Office of the President

Accessible, affordable and quality public higher education for all

Dear Friends and Colleagues, This is the first of what I plan to be a series of e-newsletters through which I will provide updates on events affecting our campus. I would also like to highlight some of the good things that we see happening every day at our university. I welcome your comments and your suggestions at

Late last month I signed, on behalf of our university, "A Commitment to the Future," through which members of the Association of Public and Land-grant Universities (APLU) and the American Association of State Colleges and Universities (AASCU) affirm our commitment to accessible, affordable and quality public higher education for all students.

There are two important reasons I believe that Cal State Monterey Bay needed to sign this document. First, it calls for a renewed partnership between state and federal government and colleges and universities to increase the numbers of college graduates in the next decade. That is absolutely vital. In today's knowledge-driven economy, the United States cannot afford to continue to lag behind our economic competitors in the education level of our citizens.

Second, the call for increased educational access for the broadest range of qualified students is very much in keeping with the reasons our university was founded.

I am proud of our historical commitment to diversity and access and am pleased to report that we are continuing to live up to that commitment, even in times of economic difficulty.

If you think our campus is busier than ever these days, you are right. Our fall enrollment is the highest in Cal State Monterey Bay history. While the numbers will not be official until the middle of this month, our total enrollment appears to be more than 5,500 students. Included in that number are significant increases in African-American students, higher Hispanic enrollments and an increase in first-generation students.

The fall enrollment total is somewhat higher than original estimates, for two very positive reasons. According to our Vice President for Student Affairs and Enrollment Services Ronnie Higgs, our yield rate is increasing, which means a higher percentage of accepted students are enrolling in classes. That speaks to the drawing power of our programs and our campus. Also we are making progress on retention; more students are returning to continue their studies; fewer are dropping out. I know that improved retention has been a focus for a number of years on campus, and it is important that those efforts show continued progress.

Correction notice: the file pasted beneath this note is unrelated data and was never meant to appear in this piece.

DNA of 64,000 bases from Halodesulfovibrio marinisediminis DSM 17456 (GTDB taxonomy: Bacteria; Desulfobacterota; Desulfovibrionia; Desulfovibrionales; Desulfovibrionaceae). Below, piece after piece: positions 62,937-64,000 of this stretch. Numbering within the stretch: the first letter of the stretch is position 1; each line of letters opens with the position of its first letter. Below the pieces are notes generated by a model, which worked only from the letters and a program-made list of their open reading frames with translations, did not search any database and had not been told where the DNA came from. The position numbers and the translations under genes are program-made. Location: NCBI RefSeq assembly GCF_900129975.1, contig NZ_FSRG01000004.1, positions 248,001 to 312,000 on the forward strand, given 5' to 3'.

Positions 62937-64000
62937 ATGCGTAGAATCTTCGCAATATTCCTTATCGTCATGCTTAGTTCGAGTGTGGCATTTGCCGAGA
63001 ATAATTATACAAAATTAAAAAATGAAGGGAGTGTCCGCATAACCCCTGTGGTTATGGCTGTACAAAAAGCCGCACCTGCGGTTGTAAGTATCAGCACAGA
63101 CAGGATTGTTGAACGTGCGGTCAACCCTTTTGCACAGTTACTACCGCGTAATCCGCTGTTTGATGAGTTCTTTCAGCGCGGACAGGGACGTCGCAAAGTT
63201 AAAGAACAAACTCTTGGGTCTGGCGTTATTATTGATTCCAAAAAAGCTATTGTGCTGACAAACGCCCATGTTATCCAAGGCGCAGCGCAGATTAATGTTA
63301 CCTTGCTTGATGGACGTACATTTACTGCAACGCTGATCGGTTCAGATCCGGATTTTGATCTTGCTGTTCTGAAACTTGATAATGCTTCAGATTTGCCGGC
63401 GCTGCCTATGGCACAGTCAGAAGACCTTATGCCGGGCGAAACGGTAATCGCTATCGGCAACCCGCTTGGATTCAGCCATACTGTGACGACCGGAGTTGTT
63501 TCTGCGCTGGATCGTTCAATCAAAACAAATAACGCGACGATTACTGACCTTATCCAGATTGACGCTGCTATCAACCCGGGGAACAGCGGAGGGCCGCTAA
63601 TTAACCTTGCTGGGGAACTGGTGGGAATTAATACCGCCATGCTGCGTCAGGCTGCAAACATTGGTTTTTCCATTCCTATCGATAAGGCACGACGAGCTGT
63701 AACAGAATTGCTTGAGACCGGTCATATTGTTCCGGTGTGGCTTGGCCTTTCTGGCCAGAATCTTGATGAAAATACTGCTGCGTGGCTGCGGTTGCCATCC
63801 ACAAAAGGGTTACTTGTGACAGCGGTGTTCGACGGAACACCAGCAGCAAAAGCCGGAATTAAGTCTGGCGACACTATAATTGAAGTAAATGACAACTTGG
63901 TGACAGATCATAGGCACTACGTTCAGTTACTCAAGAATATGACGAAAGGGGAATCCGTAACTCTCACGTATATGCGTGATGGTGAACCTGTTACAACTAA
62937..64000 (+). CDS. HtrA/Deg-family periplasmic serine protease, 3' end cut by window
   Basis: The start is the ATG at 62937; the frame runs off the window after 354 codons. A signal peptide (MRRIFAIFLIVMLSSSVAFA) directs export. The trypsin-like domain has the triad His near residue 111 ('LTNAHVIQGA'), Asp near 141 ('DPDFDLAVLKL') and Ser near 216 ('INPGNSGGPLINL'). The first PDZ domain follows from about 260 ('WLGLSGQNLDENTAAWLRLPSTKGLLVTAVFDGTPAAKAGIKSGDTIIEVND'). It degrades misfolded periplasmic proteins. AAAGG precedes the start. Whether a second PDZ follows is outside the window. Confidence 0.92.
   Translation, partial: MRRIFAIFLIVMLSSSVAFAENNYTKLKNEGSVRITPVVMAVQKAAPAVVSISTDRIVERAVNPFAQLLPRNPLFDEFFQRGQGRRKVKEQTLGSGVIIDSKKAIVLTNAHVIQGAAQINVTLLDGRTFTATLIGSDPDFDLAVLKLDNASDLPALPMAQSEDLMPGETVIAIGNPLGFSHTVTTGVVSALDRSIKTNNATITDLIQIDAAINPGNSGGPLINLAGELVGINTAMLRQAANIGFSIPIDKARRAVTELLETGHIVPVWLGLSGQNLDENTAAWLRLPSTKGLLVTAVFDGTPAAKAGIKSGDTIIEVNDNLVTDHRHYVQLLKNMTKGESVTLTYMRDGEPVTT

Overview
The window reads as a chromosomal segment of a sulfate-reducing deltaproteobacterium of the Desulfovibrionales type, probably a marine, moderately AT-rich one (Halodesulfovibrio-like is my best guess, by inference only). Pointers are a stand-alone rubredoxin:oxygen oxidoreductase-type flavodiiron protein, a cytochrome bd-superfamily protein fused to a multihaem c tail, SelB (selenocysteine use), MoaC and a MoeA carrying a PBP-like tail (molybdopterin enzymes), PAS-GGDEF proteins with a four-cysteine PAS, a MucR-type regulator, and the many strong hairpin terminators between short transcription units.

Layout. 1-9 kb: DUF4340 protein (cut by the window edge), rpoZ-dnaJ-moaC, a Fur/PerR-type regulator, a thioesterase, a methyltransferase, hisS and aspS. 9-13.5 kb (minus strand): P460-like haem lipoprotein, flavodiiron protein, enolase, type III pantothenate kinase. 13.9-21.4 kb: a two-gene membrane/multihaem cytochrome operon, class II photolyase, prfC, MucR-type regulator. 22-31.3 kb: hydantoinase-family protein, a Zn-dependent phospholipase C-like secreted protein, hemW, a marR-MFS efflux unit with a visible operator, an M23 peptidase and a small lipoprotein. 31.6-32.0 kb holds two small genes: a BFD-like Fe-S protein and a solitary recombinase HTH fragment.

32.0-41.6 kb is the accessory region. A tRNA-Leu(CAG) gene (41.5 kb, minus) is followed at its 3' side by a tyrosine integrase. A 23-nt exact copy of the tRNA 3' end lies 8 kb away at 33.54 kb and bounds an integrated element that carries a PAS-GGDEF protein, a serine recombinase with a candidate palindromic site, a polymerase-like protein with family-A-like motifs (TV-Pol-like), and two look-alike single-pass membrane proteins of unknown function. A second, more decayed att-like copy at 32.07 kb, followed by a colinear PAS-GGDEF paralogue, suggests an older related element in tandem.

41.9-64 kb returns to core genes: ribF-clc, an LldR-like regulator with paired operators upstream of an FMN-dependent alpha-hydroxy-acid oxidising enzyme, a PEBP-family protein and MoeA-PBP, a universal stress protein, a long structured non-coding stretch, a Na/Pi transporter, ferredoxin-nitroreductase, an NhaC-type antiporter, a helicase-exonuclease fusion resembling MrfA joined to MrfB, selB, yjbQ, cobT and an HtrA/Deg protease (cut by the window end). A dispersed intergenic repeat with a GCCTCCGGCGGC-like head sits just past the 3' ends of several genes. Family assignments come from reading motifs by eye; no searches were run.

We all know that enrolling students is only a first step. To fulfill our obligation to those students, we need to provide them with access to the tools that will help them succeed and graduate. Our retention efforts show that we take that commitment seriously.

In the first weeks of our fall semester, I have been greatly impressed with the campus-wide efforts to meet the needs of this bumper crop of Otter students, both new and returning. Thank you all for your good work.

I would also like to bring to everyone's attention an important — you could even say historic — event that will be happening Sept. 7 to 9. It is our first Reunion Weekend, which will bring Cal State Monterey Bay graduates from 1997, 2002 and 2007 back to our campus.

Our alumni relations team has a full schedule of events planned, including receptions, meals, athletic events and visits to Monterey Bay attractions. One particularly worthwhile event will be the alumni and faculty breakfast at 9 a.m. Saturday at the University Center.

Often, the most lasting bonds between a graduate and his or her alma mater are those that are formed with exceptional faculty members.

I hope that as many of our faculty as possible can attend this breakfast, and, in a larger sense, that everyone on campus provides our returning alumni with a warm welcome back to Cal State Monterey Bay.

Best wishes,

Eduardo M. Ochoa Interim President, Cal State Monterey Bay